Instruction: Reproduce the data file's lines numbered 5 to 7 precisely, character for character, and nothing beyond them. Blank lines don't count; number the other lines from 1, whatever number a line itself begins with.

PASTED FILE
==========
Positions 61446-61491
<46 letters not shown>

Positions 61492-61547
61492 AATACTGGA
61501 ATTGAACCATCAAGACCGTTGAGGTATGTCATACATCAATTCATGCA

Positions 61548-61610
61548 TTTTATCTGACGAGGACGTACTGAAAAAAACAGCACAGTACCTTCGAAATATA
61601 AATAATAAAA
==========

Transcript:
61501 ATTGAACCATCAAGACCGTTGAGGTATGTCATACATCAATTCATGCA

Positions 61548-61610
61548 TTTTATCTGACGAGGACGTACTGAAAAAAACAGCACAGTACCTTCGAAATATA